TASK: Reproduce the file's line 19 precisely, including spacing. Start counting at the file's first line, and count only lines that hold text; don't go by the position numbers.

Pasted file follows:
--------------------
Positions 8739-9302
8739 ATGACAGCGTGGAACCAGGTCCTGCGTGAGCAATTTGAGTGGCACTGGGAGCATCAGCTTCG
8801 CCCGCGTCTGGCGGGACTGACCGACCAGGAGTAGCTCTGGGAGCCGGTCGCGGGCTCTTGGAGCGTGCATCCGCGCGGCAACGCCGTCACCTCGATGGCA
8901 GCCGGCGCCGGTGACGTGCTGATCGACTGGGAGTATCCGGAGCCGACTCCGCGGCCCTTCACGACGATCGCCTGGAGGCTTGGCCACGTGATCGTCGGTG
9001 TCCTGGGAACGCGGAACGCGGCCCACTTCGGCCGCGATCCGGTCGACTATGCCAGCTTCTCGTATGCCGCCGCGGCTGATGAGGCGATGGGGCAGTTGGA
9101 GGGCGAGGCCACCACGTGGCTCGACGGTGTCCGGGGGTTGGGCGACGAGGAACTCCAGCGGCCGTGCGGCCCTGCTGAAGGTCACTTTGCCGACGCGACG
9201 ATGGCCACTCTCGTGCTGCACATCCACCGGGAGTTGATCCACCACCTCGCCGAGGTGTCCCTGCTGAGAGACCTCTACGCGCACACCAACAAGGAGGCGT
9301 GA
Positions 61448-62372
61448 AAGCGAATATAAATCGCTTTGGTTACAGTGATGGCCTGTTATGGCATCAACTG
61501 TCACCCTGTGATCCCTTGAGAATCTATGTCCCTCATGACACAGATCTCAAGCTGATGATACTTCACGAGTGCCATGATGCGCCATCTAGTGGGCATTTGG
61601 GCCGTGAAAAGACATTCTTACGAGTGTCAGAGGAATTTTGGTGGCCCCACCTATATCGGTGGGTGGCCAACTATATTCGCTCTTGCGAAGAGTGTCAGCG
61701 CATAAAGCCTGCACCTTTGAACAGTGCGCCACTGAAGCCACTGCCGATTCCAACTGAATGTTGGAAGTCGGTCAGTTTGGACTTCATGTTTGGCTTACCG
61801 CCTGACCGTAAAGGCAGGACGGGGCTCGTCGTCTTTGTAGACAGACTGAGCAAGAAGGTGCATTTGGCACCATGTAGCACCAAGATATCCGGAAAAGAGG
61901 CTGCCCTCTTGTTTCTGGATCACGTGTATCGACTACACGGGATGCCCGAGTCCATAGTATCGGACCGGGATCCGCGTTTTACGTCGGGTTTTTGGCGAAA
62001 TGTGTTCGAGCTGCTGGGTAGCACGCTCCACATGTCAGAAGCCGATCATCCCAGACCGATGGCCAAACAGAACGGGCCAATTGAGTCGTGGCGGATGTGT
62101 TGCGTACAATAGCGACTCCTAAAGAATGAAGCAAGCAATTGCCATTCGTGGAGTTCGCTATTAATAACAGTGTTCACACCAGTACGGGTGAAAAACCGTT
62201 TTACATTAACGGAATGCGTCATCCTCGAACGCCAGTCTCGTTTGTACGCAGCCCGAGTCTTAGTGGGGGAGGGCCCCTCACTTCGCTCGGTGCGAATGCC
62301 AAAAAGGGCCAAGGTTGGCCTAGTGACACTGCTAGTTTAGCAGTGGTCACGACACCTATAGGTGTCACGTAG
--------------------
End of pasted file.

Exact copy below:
62301 AAAAAGGGCCAAGGTTGGCCTAGTGACACTGCTAGTTTAGCAGTGGTCACGACACCTATAGGTGTCACGTAG